When you purchase a new furnace system, efficiency ratings absolutely should influence your decision to a great extent. A system’s efficiency rating helps to determine how much it will cost to heat your home. The higher the rating, the greater amount of heat is generated for the amount of energy used.
Also, you should consider the costs of the fuel used. Electric furnaces are very efficient, but the cost of electricity doesn’t make them the best heating choice.
How efficiency is measured
Annual Fuel Utilization Efficiency rating (AFUE) tells you how much heat the furnace produces, compared to how much energy is used to generate the heat. If a furnace is rated at 85% AFUE, 15% of the energy used is lost, and 85% actually becomes heat.
This rating doesn’t include a figure for potential heat loss through ductwork, though. You might not know that ducts running through attic areas can lose up to 35% of a system’s heating efficiency. A unit’s rating can’t account for this loss because ductwork varies in homes.
Many older units don’t have ratings
The Federal Trade Commission (FTC) requires furnace manufacturers to include AFUE ratings on all new units. Unfortunately, older models may not have a rating, or the big yellow EnergyGuide tag may have been removed. Fortunately, you can get a rough estimate of the efficiency rating for your furnace.
You can identify low-efficiency furnaces by the presence of a continuous pilot light. This style of furnace requires the pilot light to be relit if it goes out. These systems are also often gravity-based: They rely on drafts (heat rises) to distribute warmth. These units tend to be between 50% to 70% efficient. An older furnace might have an aftermarket blower installed, but it’ll still be identifiable by the octopus-style ductwork.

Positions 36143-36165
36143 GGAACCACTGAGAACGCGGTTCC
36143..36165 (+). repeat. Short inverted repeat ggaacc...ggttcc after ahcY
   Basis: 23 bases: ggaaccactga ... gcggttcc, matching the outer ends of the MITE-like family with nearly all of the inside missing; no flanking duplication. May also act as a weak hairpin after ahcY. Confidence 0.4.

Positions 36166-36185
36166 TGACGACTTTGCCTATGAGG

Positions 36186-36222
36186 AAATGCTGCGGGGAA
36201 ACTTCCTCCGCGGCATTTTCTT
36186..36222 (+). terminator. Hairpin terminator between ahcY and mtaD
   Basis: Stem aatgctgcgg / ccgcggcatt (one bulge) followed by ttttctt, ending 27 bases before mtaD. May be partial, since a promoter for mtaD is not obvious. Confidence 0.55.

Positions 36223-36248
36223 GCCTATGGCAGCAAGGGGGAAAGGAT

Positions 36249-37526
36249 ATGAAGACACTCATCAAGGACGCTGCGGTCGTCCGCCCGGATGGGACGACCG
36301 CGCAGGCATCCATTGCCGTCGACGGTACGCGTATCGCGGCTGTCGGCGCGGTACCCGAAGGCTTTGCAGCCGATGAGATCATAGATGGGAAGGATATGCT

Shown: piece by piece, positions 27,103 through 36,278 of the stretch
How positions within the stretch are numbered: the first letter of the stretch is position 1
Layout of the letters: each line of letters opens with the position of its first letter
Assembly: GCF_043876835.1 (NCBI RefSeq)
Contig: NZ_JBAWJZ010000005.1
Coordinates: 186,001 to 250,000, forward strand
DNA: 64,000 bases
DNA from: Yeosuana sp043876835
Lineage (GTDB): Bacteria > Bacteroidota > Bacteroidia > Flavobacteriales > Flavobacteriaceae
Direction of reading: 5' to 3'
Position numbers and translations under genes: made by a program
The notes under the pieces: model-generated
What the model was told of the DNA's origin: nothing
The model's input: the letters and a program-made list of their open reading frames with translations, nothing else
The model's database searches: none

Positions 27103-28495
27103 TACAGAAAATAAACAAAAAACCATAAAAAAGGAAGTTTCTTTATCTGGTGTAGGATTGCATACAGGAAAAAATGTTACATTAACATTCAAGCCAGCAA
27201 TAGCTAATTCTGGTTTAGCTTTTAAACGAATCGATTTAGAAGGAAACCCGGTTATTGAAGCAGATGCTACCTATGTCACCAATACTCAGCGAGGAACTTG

Mid-range models have a fan that controls the airflow. These models utilize an electronic ignition, so there’s no need to relight a pilot light. Efficiency for these systems ranges between 80% and 83%. High-efficiency units use two heat exchangers. Condensing units remove water from the exhaust gas and then send the gas through the second exchanger for greater efficiency. The combustion units are sealed. You can expect 90% to 98.5% efficiency.
Should you replace your furnace?
The older your furnace is, the sooner we recommend that you replace it. It might have been state-of-the-art in 1985, but it’s now 32 years old – and its efficiency rating can’t come close to matching today’s efficient models. Consider other factors as well as its age: Was it maintained well? Have you been having any problems with it, such as uneven heating or unusual noises? Has your heating bill increased significantly? These indicate that it’s probably time for a new unit.
You’ll also want to weigh the short-term versus the long-term. While you can purchase a less-efficient model, you won’t see maximum energy savings. High-efficiency systems are more expensive in your initial purchase, but you’ll save a significant amount in fuel costs over the unit’s lifespan. Our expert HVAC professionals can help you choose the best system for your needs!